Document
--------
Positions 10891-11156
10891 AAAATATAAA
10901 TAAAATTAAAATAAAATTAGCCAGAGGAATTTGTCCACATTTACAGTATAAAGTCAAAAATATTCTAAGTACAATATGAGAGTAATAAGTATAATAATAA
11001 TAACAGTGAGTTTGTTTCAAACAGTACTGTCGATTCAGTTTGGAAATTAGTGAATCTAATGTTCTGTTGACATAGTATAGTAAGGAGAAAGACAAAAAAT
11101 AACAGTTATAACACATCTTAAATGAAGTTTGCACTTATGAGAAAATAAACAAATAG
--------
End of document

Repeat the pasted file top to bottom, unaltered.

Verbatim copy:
Positions 10891-11156
10891 AAAATATAAA
10901 TAAAATTAAAATAAAATTAGCCAGAGGAATTTGTCCACATTTACAGTATAAAGTCAAAAATATTCTAAGTACAATATGAGAGTAATAAGTATAATAATAA
11001 TAACAGTGAGTTTGTTTCAAACAGTACTGTCGATTCAGTTTGGAAATTAGTGAATCTAATGTTCTGTTGACATAGTATAGTAAGGAGAAAGACAAAAAAT
11101 AACAGTTATAACACATCTTAAATGAAGTTTGCACTTATGAGAAAATAAACAAATAG